WASHINGTON (CN) — Congress designed the Federal Housing Finance Agency in violation of separation-of-powers rules, the Supreme Court ruled Wednesday, putting wind in the sails of a shareholder class action against Fannie Mae and Freddie Mac implicating billions of federal dollars.
Fannie Mae and Freddie Mac shareholders Patrick Collins, Marcus Liotta and William Hitchcock brought the case here two years ago, taking aim at congressional rules outlining how the Federal Housing Finance Agency operates and how its director can be removed. They also claimed that the federal government effectively nationalized the mortgage giants after the housing market crash of 2008.
A federal judge in Houston had nixed their class action, but the full Fifth Circuit ruled 9-7 that FHFA and its rules for removing its director were unconstitutional. In December oral arguments, the justices of the Supreme Court appeared split, questioning the applicability of the unitary executive theory anchoring the plaintiffs' case.
The hearing came after the court's June 2020 ruling in the case Seila Law v. CFPB where it found that limitations on the president’s power to remove federal agency officials “for cause” were constitutionally incompatible.
As with the FHFA, Congress created the Consumer Finance Protection Bureau in response to the Great Recession of 2008. Both agencies were designed as being led by a single director appointed by the president whom only the president can remove, and only “for cause.”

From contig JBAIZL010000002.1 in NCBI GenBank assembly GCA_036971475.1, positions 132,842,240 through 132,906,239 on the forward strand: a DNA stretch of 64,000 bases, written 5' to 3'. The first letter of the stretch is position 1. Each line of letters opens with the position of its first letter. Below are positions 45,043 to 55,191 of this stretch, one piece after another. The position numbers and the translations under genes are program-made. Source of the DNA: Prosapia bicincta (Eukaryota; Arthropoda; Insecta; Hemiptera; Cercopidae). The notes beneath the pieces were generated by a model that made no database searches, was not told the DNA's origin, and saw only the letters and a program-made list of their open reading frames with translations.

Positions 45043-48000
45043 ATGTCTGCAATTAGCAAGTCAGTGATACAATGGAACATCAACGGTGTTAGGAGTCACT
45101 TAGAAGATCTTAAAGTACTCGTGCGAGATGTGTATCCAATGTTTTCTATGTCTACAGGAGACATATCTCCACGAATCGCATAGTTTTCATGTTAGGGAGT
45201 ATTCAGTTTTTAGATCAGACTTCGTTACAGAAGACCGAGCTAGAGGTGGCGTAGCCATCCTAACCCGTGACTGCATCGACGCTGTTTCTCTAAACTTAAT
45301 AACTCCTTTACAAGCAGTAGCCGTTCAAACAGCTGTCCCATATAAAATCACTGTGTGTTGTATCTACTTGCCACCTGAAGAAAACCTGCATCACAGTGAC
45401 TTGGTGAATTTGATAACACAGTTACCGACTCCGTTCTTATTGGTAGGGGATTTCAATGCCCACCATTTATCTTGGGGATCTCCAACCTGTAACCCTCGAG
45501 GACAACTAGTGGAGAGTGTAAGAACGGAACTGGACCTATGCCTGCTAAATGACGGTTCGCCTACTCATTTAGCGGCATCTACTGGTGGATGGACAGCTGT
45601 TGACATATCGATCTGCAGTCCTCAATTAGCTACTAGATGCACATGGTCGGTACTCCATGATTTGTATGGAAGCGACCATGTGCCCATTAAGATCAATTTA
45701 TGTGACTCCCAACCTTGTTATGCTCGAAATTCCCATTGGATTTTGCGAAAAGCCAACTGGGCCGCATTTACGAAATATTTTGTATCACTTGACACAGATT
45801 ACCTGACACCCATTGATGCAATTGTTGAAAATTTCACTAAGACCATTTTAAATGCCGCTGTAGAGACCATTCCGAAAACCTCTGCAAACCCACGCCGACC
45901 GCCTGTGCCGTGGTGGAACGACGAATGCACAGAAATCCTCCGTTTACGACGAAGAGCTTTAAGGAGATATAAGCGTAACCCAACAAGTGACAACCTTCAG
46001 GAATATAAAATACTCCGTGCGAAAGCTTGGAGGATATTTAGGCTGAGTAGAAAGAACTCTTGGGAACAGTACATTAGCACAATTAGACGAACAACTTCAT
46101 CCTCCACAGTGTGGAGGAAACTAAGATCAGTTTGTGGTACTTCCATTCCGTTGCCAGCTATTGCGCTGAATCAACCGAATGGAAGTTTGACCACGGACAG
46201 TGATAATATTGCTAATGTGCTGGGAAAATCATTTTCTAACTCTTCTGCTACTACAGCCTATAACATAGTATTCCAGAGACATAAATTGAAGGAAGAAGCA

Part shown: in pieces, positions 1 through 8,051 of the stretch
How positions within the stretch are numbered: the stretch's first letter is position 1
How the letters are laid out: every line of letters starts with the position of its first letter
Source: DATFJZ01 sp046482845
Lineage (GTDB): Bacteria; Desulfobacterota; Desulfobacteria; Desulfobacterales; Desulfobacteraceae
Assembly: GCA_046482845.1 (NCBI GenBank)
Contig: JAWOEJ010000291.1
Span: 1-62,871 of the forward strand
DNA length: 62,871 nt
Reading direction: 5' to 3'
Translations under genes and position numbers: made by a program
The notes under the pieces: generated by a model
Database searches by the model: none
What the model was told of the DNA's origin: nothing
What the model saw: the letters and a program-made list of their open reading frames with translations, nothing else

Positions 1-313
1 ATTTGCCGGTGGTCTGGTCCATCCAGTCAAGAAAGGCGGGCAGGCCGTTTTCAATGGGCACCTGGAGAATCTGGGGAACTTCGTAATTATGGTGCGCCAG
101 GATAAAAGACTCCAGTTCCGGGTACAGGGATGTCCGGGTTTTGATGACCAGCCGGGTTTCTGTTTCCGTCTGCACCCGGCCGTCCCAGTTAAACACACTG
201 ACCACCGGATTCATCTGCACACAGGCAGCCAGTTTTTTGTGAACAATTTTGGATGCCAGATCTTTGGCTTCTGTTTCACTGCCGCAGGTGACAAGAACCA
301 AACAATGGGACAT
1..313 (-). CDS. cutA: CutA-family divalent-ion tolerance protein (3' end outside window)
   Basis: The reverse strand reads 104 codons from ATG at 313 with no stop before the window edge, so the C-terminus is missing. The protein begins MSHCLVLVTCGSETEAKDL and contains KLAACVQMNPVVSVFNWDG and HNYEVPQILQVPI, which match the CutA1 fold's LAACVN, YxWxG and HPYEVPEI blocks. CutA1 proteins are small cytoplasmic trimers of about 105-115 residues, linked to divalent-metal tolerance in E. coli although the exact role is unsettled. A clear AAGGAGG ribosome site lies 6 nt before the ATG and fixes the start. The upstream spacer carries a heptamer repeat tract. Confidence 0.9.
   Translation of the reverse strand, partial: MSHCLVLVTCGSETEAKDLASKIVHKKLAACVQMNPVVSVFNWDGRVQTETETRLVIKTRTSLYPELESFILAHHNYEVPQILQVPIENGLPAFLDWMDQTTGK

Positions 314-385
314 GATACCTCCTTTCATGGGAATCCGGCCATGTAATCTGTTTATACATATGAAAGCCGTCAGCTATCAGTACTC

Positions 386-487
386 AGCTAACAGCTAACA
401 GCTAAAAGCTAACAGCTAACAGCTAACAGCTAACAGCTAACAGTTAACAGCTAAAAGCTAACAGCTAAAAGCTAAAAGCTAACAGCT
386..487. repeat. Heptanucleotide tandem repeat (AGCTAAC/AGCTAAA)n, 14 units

Justice Samuel Alito wrote in Wednesday's majority opinion that such limitations violate the separation of powers.
After the court released its opinion, President Joe Biden announced that he'd replace FHFA Director Mark Calabria, a Trump-appointed libertarian economist. A White House official said Biden intended on appointing someone "who reflects the administration's values."
"I respect the Supreme Court's decision and the authority of the president to remove the Federal Housing Finance Agency director," Calabria said in a statement.
"When the housing markets experience a significant downturn, Fannie Mae and Freddie Mac will fail at their current capital levels," he continued. "I wish my successor all the best in fixing the remaining flaws of the housing finance system in order to preserve homeownership opportunities for all Americans."
Justice Sonia Sotomayor noted a partial dissent Wednesday that this marks the third time in just over a decade where the court has struck down the tenure protections Congress provided an independent agency’s leadership — a departure from precedent over "the greater part of a century since it last prevented Congress from protecting an Executive Branch officer from unfettered presidential removal."
Sotomayor's was one of several concurring opinions accompanying the majority ruling. In another, Justice Elena Kagan noted that she dissented "vehemently" from Seila Law v. CFPB.
Sotomayor, who was joined by Justice Stephen Breyer, took it further. "Seila Law expressly distinguished the Federal Housing Finance Agency, another independent agency headed by a single director, on the ground that the FHFA does not possess 'regulatory or enforcement authority remotely comparable to that exercised by the CFPB,'" she recounted. "Moreover, the court found it significant that, unlike the CFPB, the FHFA 'regulates primarily government-sponsored enterprises, not purely private actors.'
"Nevertheless, the court today holds that the FHFA and CFPB are comparable after all, and that any differences between the two are irrelevant to the constitutional separation of powers. That reasoning cannot be squared with this court’s precedents, least of all last term’s Seila Law. I respectfully dissent in part from the court’s opinion and from the corresponding portions of the judgment."
Ahead of oral arguments in the FHFA case last year, the Constitutional Accountability Center urged the court to uphold the agency's structure. Brianne Gorod, an attorney with that outfit, reflected Wednesday about the case's outcome.